Contributed by Charles Persons
Today’s blog article, which looks at offshore leases in the United States, is the fourth in a Weil Bankruptcy Blog series, “Drilling Down,” a series that will look at issues at the intersection of the oil and gas industry and bankruptcy law. In Part One we provided an overview of the oil and gas industry, in Part Two we discussed specific oil and gas property interests and their treatment in bankruptcy, and in Part Three we discussed the ability to assume or reject oil and gas interests as leases in bankruptcy.
Smoke on the Water—The Hazy Law of Oil and Gas Leases on the Outer Continental Shelf
“For the love of God please GIVE ME THE ANSWER!” — Billy Madison
Up until now, the Drilling Down series has focused on the most common type of oil and gas relationship in the United States – the privately-held onshore oil and gas lease between the private mineral interest holder and the E&P company holding a working interest. While this type of relationship may be the most prevalent in this country, it is far from the norm worldwide. Indeed, the United States is the only country in the world with widespread private ownership of minerals, as mineral interests everywhere else are the considered property of the State (or Sovereign).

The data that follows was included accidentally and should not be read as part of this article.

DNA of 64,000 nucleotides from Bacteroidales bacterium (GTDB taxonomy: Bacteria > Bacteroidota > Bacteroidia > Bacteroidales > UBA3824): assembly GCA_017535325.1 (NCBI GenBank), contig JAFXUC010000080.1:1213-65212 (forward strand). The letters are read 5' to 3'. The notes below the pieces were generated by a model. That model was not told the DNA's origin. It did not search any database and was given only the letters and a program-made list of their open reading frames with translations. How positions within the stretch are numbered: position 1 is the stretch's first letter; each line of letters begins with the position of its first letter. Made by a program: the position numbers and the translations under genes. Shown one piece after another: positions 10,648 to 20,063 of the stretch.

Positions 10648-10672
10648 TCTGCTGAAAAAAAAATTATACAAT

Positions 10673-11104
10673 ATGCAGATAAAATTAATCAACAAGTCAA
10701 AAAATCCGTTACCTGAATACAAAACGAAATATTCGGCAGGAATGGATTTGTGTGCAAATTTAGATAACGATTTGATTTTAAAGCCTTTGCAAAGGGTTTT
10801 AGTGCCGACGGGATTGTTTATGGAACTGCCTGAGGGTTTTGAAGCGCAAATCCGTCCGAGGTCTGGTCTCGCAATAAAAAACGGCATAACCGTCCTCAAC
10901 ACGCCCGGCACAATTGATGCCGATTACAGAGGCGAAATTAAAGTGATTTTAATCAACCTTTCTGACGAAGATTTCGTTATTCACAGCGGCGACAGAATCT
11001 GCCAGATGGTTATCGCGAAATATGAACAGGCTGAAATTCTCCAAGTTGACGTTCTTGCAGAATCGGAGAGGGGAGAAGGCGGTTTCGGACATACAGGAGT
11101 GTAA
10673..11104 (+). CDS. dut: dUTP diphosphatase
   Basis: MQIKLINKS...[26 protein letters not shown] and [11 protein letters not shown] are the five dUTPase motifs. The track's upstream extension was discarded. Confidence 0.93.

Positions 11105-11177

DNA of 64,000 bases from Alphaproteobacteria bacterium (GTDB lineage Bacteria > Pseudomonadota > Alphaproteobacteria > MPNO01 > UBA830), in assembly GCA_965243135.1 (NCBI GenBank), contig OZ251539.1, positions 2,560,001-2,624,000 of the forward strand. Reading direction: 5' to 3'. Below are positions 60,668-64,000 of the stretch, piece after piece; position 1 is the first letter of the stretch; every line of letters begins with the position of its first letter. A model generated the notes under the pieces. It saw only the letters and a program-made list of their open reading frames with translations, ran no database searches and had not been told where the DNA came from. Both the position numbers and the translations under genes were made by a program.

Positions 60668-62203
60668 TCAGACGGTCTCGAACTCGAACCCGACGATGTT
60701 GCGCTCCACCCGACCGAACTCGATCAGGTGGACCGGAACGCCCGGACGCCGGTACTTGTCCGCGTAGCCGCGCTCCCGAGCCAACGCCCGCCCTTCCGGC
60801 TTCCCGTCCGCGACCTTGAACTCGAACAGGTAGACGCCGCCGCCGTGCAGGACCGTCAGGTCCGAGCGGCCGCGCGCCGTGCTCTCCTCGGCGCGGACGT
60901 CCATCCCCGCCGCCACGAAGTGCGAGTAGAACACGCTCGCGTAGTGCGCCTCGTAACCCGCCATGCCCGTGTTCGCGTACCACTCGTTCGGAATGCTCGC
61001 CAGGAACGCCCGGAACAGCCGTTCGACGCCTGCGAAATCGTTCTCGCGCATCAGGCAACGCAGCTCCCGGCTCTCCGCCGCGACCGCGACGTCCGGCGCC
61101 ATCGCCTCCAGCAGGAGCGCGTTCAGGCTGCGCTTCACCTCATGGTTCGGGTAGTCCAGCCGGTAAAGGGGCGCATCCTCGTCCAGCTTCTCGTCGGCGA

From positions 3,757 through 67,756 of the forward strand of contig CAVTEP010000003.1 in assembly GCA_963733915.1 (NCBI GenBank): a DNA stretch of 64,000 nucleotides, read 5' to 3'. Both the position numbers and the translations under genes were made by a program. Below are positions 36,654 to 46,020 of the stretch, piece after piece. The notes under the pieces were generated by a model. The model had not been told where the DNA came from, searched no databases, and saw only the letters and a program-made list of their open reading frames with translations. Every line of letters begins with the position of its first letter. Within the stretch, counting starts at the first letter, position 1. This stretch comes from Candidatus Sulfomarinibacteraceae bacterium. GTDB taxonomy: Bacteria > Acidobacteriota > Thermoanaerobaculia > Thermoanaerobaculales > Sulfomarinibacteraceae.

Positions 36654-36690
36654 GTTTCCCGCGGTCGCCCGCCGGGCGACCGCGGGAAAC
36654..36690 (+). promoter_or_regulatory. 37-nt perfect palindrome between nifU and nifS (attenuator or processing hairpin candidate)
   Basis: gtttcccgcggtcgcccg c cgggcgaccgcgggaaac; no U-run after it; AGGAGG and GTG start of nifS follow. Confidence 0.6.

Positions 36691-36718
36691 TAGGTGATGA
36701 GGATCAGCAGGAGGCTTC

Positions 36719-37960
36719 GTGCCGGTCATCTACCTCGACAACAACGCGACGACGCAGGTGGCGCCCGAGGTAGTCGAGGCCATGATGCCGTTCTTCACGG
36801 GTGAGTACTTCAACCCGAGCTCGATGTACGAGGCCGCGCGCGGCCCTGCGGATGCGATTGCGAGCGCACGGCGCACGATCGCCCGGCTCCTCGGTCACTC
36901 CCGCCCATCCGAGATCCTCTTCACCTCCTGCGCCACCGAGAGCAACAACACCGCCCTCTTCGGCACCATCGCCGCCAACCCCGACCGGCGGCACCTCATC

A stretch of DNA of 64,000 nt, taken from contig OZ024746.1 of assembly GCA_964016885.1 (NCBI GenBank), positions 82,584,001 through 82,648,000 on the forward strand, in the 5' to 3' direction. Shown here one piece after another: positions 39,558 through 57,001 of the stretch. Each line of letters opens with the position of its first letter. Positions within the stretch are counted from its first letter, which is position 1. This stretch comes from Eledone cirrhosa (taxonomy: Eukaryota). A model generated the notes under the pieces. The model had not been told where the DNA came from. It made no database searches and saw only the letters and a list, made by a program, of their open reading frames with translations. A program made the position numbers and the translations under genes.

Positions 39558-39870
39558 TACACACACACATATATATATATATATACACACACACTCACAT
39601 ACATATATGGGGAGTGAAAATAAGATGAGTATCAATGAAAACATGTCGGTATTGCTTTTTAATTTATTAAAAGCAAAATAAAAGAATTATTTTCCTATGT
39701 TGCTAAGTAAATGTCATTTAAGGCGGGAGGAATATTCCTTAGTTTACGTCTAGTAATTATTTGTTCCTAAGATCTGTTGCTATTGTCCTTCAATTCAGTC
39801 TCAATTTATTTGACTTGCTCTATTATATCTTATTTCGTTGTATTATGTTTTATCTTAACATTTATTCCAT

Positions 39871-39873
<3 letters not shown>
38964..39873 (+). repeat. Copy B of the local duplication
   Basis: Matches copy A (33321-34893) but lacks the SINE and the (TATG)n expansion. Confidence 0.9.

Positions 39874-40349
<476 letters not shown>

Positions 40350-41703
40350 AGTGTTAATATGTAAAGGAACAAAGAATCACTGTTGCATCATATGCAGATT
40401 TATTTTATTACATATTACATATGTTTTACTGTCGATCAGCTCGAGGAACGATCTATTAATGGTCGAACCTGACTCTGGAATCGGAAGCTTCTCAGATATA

The United States is not entirely without this mineral ownership dynamic, however. Where the United States owns federal lands, the underlying mineral rights in those lands also belong to the federal government, which profits by leasing the right to explore and drill for the minerals on federal lands to private developers. This includes the 1.7 billion acres of submerged lands, subsoil, and seabed known as the Outer Continental Shelf (the “OCS”), the offshore area typically located between three and 200 nautical miles from a State’s coastline.
The Outer Continental Shelf Lands Act Governs OCS Leases
The federal legislation that grants exclusive jurisdiction to the OCS and its riches in favor of the United States government is the Outer Continental Shelf Lands Act (“OCSLA”), which tasks the Bureau of Ocean Energy Management (“BOEM”) with managing offshore oil and gas leases. Signed into law in 1953, the OCSLA brought under federal jurisdiction an area that in 2013 produced approximately 477 million barrels of crude oil, roughly one-fifth of our nation’s annual production.